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I recently tried to prove following theorem: Let [tex]\phi:B\to\mathbb{R}^2[/tex] be a diffeomorphism (regular, injective mapping). Then

[tex]\int_{\phi(B)}f(\mathbf{x})\,\mathrm{d}x=\int_{B}f(\phi(\mathbf{t}))\left|{\mathrm{det}}\mathbf{J}_{\phi}\right|\mathrm{d}t[/tex]

With following I can't proof this theorem. Look, I start with integral sums

[tex](*)\quad\sum_{i=1}^{n}f(x_i,y_j)(x_{i+1}-x_i)(y_{j+1}-y_{j})[/tex]

According to the transformation phi, we have

[tex]x_i=\phi_x(r(x_i,y_j),t(x_i,y_j))[/tex][tex]y_i=\phi_y(r(x_i,y_j),t(x_i,y_j))[/tex]

We can imagine phi as a polar coordinate system transformation, so I use notation with variables r,t. Then we have using Taylor formula

[tex]\begin{array}{ll}x_{i+1}-x_{i}&=\phi_x(r(x_{i+1},y_j),t(x_{i+1},y_j))-\phi_x(r(x_{i},y_j),t(x_i,y_j))\\&=\frac{\partial \phi_x}{\partial r}(\xi,\eta)(r(x_{i+1},y_j)-r(x_{i},y_j))+\frac{\partial \phi_x}{\partial r}(\xi,\eta)(t(x_{i+1},y_{j})-t(x_{i},y_j))\\&=\frac{\partial \phi_x}{\partial r}\delta r_{i+1,j}+\frac{\partial \phi_x}{\partial r}\delta t_{i+1,j}\quad(\textrm{short form})\end{array}[/tex]

In the same way I can derive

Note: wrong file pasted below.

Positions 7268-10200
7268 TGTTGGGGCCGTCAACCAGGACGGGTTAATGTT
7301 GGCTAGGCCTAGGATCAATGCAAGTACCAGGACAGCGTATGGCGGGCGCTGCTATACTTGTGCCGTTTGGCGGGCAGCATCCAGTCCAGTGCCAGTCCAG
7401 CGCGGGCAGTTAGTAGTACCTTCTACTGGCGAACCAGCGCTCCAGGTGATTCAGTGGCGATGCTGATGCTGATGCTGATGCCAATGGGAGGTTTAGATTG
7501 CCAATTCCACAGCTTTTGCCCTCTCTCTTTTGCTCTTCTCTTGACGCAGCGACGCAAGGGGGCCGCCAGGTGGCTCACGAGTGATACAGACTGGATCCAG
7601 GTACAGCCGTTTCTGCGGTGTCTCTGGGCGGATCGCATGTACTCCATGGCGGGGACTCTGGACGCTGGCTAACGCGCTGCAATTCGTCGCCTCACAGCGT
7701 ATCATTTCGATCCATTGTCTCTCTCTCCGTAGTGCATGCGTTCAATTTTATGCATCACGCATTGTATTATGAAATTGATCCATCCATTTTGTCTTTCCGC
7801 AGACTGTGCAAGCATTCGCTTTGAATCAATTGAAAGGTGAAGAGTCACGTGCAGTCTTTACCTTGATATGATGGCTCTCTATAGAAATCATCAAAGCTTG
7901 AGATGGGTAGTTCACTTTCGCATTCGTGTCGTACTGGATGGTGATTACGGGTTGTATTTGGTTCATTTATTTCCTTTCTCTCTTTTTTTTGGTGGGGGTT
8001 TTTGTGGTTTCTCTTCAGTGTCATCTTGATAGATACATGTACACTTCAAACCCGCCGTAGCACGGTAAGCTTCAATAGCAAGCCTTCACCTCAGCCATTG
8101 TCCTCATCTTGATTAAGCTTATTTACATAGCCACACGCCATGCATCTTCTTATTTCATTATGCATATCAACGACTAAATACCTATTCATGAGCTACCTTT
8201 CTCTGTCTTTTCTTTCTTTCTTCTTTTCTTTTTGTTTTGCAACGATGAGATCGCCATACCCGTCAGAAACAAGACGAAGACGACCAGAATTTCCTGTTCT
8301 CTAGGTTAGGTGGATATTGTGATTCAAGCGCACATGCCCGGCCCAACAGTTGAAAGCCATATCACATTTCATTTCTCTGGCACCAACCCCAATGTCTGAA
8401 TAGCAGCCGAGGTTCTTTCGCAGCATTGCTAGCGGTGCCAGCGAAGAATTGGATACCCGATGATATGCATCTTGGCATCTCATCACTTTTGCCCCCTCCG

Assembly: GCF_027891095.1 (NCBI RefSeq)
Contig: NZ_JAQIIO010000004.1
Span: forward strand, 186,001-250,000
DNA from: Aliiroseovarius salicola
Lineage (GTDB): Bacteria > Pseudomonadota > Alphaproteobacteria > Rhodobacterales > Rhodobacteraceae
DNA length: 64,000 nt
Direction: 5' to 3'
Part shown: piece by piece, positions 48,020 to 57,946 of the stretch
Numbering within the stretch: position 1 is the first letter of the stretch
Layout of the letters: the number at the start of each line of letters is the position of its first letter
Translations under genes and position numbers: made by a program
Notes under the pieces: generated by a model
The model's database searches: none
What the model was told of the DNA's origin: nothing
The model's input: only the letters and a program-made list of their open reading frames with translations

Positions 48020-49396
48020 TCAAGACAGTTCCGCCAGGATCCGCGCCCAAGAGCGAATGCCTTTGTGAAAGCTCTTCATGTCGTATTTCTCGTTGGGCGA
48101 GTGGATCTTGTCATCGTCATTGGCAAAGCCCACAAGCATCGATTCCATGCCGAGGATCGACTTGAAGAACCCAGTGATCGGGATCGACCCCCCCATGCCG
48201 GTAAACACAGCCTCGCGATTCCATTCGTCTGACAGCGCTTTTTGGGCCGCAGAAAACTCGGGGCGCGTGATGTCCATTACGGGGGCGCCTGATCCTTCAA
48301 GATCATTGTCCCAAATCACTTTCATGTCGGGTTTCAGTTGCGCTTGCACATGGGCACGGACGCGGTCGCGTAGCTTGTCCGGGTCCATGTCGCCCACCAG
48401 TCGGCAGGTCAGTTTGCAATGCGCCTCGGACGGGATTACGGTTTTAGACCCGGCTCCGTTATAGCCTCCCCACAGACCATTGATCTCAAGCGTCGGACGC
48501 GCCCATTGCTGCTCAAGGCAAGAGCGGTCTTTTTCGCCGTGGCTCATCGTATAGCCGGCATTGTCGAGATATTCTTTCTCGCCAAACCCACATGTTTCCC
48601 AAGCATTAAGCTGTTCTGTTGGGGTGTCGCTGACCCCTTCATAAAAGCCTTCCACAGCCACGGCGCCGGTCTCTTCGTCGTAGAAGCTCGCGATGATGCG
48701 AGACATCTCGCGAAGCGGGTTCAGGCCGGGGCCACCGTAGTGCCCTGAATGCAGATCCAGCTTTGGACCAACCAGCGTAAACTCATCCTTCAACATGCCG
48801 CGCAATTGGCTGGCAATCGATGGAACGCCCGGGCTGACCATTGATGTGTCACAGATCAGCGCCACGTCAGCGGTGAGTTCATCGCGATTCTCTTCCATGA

[tex]y_{j+1}-y_j=\frac{\partial \phi_y}{\partial r}\delta r_{i,j+1}+\frac{\partial \phi_y}{\partial r}\delta t_{i,j+1}[/tex]

If I put this into (*) I get

[tex]\sum_{i,j=1}^{n}f(\phi(r_{ij},t_{ij}))\left(\frac{\partial \phi_x}{\partial r}\delta r_{i+1,j}+\frac{\partial \phi_x}{\partial r}\delta t_{i+1,j}\right)\left(\frac{\partial \phi_y}{\partial r}\delta r_{i,j+1}+\frac{\partial \phi_y}{\partial r}\delta t_{i,j+1}\right)[/tex]

But this is different than I expected. I expected it in the form like

[tex]\sum_{i,j=1}^{n}f(\phi(r_{ij},t_{ij}))\left(\frac{\partial \phi_x}{\partial r}\frac{\partial \phi_y}{\partial t}-\frac{\partial \phi_y}{\partial t}\frac{\partial \phi_x}{\partial r}\right)\delta r\delta t[/tex]

Do I something wrong? Thanks a lot..

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# Proof - Substitution, Jacobian, etc.

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